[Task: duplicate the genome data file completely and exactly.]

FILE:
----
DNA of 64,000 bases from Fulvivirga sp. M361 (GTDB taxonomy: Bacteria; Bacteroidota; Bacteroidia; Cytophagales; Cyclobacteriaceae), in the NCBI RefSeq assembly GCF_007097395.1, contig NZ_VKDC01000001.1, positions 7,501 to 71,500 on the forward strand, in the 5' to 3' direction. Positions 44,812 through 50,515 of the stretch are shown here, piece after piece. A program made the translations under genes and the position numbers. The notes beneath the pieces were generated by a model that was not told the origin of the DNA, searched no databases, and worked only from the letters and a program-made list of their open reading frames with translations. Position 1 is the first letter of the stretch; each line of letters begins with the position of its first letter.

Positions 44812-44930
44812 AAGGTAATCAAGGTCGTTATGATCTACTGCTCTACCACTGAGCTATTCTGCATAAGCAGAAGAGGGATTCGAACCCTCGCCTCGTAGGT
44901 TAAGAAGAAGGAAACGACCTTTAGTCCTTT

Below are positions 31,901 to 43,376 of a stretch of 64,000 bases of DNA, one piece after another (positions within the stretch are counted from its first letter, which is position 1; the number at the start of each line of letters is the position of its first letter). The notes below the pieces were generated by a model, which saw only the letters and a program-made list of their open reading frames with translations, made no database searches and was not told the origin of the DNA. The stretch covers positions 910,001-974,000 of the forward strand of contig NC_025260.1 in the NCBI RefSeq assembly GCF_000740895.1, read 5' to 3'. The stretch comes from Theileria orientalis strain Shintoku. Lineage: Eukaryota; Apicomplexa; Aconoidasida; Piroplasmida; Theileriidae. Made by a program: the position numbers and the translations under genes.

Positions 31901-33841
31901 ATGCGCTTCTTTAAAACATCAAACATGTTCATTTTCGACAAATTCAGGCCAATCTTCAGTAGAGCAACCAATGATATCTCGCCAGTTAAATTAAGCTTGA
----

DNA of 64,000 bases from Fulvivirga sp. M361 (GTDB taxonomy: Bacteria; Bacteroidota; Bacteroidia; Cytophagales; Cyclobacteriaceae), in the NCBI RefSeq assembly GCF_007097395.1, contig NZ_VKDC01000001.1, positions 7,501 to 71,500 on the forward strand, in the 5' to 3' direction. Positions 44,812 through 50,515 of the stretch are shown here, piece after piece. A program made the translations under genes and the position numbers. The notes beneath the pieces were generated by a model that was not told the origin of the DNA, searched no databases, and worked only from the letters and a program-made list of their open reading frames with translations. Position 1 is the first letter of the stretch; each line of letters begins with the position of its first letter.

Positions 44812-44930
44812 AAGGTAATCAAGGTCGTTATGATCTACTGCTCTACCACTGAGCTATTCTGCATAAGCAGAAGAGGGATTCGAACCCTCGCCTCGTAGGT
44901 TAAGAAGAAGGAAACGACCTTTAGTCCTTT

Below are positions 31,901 to 43,376 of a stretch of 64,000 bases of DNA, one piece after another (positions within the stretch are counted from its first letter, which is position 1; the number at the start of each line of letters is the position of its first letter). The notes below the pieces were generated by a model, which saw only the letters and a program-made list of their open reading frames with translations, made no database searches and was not told the origin of the DNA. The stretch covers positions 910,001-974,000 of the forward strand of contig NC_025260.1 in the NCBI RefSeq assembly GCF_000740895.1, read 5' to 3'. The stretch comes from Theileria orientalis strain Shintoku. Lineage: Eukaryota; Apicomplexa; Aconoidasida; Piroplasmida; Theileriidae. Made by a program: the position numbers and the translations under genes.

Positions 31901-33841
31901 ATGCGCTTCTTTAAAACATCAAACATGTTCATTTTCGACAAATTCAGGCCAATCTTCAGTAGAGCAACCAATGATATCTCGCCAGTTAAATTAAGCTTGA